Alternative & Indie - Released February 26, 2016 | Gingerbread Man Records - Elektra

HI-RES$1.99
CD$1.49

Lounge - Released May 17, 2019 | Gingerbread Man Records

Hi-Res
CD$1.49

Alternative & Indie - Released December 1, 2017 | Atlantic Records UK

Alternative & Indie - Released February 25, 2017 | Jam in the Van LLC

Download not available
HI-RES$1.99
CD$1.49

Lounge - Released June 14, 2019 | Atlantic Records UK

Hi-Res
HI-RES$1.49
CD$0.99

Alternative & Indie - Released February 10, 2015 | Glassnote Entertainment Group LLC

Hi-Res
HI-RES$1.49
CD$0.99

Pop - Released January 1, 2013 | Glassnote Entertainment Group LLC

Hi-Res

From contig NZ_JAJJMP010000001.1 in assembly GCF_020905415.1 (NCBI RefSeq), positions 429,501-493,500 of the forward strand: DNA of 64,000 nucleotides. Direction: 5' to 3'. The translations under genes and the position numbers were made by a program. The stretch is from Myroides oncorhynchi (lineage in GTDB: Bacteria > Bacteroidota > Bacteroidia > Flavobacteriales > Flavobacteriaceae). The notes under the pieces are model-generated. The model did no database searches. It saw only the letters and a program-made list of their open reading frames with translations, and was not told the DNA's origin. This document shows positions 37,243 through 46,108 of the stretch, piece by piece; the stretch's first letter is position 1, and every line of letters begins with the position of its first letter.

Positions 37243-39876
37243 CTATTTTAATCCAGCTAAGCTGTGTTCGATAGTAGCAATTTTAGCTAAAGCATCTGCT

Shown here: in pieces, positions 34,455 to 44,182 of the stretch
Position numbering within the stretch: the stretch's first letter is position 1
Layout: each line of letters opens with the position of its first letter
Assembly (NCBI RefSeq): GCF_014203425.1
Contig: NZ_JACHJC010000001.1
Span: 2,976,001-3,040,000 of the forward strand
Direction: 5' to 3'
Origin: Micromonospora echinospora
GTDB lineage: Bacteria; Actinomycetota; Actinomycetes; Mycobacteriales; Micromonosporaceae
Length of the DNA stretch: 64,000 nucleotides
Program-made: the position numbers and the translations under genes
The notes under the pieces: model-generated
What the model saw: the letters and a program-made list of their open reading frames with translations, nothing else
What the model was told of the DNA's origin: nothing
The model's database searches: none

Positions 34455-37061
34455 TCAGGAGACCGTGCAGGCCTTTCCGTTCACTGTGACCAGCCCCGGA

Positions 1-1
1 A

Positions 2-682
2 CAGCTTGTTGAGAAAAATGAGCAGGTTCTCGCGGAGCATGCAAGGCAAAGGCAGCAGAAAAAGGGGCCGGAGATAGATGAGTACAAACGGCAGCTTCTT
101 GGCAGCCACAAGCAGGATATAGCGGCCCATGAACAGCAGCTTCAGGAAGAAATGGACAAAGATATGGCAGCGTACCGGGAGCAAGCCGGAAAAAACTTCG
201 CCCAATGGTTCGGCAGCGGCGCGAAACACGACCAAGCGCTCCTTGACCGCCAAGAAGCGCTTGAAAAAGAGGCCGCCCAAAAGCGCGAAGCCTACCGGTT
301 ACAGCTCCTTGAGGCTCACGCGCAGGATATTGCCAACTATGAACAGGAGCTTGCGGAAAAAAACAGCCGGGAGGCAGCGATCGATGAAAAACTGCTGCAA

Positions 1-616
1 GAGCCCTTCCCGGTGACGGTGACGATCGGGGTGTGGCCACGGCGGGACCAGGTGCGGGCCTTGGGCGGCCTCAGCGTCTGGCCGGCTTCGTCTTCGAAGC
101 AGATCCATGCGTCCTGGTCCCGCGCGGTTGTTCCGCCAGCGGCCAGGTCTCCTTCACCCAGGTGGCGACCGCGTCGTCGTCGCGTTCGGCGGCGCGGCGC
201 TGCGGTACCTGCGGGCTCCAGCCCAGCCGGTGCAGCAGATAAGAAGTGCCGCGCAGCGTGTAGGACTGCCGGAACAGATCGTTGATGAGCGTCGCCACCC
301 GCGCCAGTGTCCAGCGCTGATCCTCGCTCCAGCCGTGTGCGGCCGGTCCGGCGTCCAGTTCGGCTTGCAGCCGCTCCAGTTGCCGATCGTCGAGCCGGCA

Upon first listen, Joy of Nothing -- Irish singer/songwriter Foy Vance's second solo outing and first for Glassnote -- invokes names like Bruce Springsteen, Van Morrison, Cat Stevens, and Harry Chapin, and while the big, soulful AOR rock that's closely associated with those names indeed applies, there's an impassioned rawness at play here that suggests a steady diet of musical outliers like Jackie Leven, Robbie Robertson, Nicolai Dunger, and Richard Thompson. Steeped in the bold, big-sky expansiveness of the American Southwest, yet devoid of any of its machismo, Vance milks courage and strength from unflinching emotional honesty. Songs like the nervy "At Least My Heart Was Open," the bluesy, midtempo "Feel for Me," the arena-ready opener "Closed Hand, Full of Friends," and the gorgeous title cut, the latter of which posits "The joy of nothing is a sweeter something," are carried along by a refreshing sense of optimism, a word that is used quite infrequently when referring to records of the confessional singer/songwriter persuasion. Another plus is Vance's big, bluesy voice, which falls somewhere between the weathered midnight croon of Ray LaMontagne and the woodsy howl of John Fogerty, and it adds an air of rusty authenticity to measured country-folk confections like "Janey," "Regarding Your Lover," and the lush and languid midtempo closer, "Guiding Light," the latter of which features a guest vocal from Ed Sheeran. There's certainly nothing subtle about Joy of Nothing, as it's not afraid of making a grandiose statement, both musically and lyrically, but it never feels like Vance is putting on a front. After all, you can't play things close to the vest with your heart on your sleeve. © James Christopher Monger /TiVo